Black beans fight inflammation with a whole arsenal of anti-inflammatory agents. Remember, chronic inflammation activates osteoclasts, promoting bone loss. And black beans are loaded with anti-inflammatory phytonutrients.
Black beans derive their black color from a rich concentration of 3 powerful anthocyanin flavonoids: delphinidin, petunidin, and malvidin.
They also contain hefty amounts of two other flavonoids, kaempferol and quercetin, both well known for their anti-inflammatory and antioxidant actions.
Black Beans Bone Health Benefits
In addition to being anti-inflammatory phytonutrient superstars, a single cup of black beans gives you:
- ~ 180 milligrams of the omega-3 fatty acid, alpha-linolenic acid (ALA – also anti-inflammatory)
- ~ 15 grams of fiber (as much as the average American consumes in an entire day)
- 15 grams of protein (the amount of protein in 2 ounces of meat or fish).
- 256 micrograms of folate (more than 2/3 the 400 mcg RDI for folate & needed to keep down levels of highly inflammatory homocysteine)
- 120 milligrams of magnesium
- 46 milligrams of calcium
- 129 micrograms of molybdenum (Molydenum is the co-factor in virtually all the enzymes that metabolize the sulfur-containing enzymes, including the ones involved in glutathione production and recycling. Glutathione is arguably THE most important antioxidant in our bodies. It’s the antioxidant workhorse in every cell and organ. We produce it – with the help of molybdenum. (1)
AND, they taste great and fill you up while keeping you slim and trim – what more could you ask for?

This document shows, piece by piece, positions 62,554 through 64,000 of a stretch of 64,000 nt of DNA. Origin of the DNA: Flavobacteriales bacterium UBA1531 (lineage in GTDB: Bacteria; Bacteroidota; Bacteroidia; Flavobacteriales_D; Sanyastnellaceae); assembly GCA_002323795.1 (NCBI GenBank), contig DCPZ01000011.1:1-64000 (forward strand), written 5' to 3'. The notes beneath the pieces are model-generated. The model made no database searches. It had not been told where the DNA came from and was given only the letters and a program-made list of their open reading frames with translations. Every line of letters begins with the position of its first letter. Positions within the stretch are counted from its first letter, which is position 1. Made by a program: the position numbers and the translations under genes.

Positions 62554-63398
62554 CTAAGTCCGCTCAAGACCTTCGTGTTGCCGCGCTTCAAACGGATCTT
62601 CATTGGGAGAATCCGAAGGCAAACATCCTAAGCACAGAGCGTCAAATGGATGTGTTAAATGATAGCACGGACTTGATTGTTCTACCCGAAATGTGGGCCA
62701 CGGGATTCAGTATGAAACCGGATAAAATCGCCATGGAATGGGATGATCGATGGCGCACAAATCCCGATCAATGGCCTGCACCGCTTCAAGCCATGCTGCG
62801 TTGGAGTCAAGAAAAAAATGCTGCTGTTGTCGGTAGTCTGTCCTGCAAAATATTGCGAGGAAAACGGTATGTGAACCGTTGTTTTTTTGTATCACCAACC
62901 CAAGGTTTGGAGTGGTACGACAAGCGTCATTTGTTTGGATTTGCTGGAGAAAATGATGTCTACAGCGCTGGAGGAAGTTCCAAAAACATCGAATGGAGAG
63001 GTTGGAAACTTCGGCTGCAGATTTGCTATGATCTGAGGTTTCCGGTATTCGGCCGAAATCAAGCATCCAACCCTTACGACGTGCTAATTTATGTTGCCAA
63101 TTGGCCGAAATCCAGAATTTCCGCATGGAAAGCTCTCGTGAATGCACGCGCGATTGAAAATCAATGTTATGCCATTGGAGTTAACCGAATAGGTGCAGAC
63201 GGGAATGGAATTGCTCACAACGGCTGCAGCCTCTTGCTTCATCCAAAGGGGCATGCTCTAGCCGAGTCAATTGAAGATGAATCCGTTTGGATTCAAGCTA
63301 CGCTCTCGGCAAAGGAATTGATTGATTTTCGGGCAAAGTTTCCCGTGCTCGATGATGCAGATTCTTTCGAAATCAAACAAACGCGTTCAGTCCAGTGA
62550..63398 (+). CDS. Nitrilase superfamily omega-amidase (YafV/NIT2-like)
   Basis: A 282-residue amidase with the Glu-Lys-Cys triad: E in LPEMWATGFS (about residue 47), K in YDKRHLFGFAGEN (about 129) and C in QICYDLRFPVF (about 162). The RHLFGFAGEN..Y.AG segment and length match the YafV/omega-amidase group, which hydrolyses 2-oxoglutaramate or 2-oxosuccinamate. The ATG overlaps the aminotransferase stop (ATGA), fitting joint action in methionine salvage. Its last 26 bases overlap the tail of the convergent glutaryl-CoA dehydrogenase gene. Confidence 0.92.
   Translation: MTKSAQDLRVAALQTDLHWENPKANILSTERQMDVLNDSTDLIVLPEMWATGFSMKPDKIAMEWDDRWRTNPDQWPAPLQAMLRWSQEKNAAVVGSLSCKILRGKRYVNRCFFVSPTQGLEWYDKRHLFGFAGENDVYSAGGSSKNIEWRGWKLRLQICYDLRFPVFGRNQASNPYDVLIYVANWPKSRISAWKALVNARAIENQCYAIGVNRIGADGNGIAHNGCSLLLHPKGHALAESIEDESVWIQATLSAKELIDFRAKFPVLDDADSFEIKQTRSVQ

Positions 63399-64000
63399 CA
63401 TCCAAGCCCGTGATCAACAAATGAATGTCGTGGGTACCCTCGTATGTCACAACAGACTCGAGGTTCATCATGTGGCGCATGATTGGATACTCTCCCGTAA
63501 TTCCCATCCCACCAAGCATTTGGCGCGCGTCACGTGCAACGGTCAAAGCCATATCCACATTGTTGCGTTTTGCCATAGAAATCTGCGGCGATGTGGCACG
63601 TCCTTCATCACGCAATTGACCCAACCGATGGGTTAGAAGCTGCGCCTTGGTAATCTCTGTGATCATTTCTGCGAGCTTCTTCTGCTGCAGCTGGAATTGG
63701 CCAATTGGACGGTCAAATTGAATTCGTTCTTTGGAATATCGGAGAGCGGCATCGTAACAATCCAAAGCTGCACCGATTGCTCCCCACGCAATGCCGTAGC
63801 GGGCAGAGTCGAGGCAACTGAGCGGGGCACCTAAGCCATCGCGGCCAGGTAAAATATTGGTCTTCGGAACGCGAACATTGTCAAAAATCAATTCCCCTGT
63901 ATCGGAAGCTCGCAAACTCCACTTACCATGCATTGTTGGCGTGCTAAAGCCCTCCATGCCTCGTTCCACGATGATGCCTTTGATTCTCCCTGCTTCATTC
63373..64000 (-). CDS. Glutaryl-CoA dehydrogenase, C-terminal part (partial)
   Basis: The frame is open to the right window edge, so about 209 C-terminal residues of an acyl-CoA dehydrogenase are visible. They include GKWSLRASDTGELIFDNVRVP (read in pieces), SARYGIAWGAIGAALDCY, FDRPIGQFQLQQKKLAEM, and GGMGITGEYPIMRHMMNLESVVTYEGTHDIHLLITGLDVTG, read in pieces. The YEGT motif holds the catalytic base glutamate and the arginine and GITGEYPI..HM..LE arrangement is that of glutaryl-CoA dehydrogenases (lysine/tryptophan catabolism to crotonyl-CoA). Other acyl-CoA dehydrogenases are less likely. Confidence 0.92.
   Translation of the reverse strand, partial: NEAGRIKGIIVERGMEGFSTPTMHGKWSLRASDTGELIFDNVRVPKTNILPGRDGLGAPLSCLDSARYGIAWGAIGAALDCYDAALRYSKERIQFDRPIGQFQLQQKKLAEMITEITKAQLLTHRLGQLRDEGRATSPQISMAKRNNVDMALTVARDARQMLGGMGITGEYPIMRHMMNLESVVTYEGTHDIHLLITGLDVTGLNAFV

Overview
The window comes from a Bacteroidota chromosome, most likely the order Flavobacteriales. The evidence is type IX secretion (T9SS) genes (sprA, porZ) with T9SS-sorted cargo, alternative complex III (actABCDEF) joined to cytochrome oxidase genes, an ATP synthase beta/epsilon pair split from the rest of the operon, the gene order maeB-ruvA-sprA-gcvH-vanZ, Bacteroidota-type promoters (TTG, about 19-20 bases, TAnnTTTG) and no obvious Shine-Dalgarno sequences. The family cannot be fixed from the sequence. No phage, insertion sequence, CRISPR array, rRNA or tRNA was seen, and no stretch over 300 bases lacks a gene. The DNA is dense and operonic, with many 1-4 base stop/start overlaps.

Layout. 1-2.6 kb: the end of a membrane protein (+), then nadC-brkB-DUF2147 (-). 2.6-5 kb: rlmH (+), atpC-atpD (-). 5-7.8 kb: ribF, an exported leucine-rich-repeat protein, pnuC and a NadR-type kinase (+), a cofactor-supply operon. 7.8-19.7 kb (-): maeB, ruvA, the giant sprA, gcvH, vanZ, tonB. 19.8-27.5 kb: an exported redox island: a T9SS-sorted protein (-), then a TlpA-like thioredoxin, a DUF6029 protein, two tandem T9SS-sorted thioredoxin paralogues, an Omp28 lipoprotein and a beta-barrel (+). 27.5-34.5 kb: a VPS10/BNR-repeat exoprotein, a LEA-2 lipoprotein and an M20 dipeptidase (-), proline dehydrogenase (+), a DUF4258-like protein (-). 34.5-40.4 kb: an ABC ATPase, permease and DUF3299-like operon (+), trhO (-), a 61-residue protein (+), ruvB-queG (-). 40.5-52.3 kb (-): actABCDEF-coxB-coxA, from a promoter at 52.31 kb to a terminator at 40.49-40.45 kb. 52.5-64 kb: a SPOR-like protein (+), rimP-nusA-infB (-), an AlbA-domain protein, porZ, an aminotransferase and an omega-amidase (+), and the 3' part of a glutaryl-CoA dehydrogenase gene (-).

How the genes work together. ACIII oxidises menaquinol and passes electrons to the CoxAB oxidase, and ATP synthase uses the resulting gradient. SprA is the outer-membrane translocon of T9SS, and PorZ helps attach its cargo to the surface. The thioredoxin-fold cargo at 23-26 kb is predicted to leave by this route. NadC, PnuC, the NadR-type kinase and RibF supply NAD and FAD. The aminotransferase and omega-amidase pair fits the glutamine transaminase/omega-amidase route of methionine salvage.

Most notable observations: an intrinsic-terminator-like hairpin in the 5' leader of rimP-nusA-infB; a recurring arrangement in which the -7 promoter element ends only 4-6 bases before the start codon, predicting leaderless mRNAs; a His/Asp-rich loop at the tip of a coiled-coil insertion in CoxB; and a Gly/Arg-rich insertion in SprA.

The following recipe is one I make regularly. Let me know what you think in the comments below!
Pressure Cooked Black Beans with Veggies and Miso
Serves = 6-8
- 4 cups organic dried black beans (this will translate to at least 8 cups after being cooked – typically 10 cups when the veggies and seasonings have been added)
- 1 piece Kombu
- 1 heaping tablespoon of Organic Miso
- Sea salt and black pepper to taste
- 3-4 tbsp. extra virgin olive oil
- 1 large organic red onion
- 2-3 organic carrots
- 2-3 stalks of organic celery
- 2 large organic red sweet peppers
- 1 of each of the following hot peppers: organic serrano, jalapeno, Anaheim, poblano (whatever organic hot peppers are available, a mix gives the most interesting flavor. Be sure to wear gloves, and don’t put your fingers near your eyes. These peppers are hot!)
- Optional: 1-2 teaspoons of organic cumin and organic coriander, and if I did not add fresh hot peppers, I put in some organic hot pepper sauce.
- Organic corn tortillas
- Fresh organic cilantro or parsley (if you don’t like cilantro)
- Put your black beans in a large bowl, cover with water and swish around to rinse. Pour in fresh water to fully cover the beans plus several inches (they will soak up the water and expand), cover and let sit overnight.
- The next morning, drain the water and if you are not going to cook the beans, put them in the refrigerator until you are ready to do so.
- Put the soaked and drained beans in your pressure cooker. Add 1 piece Kombu, 1 heaping tablespoon of Organic Miso (any kind will do – red, white, brown, chickpea, etc.)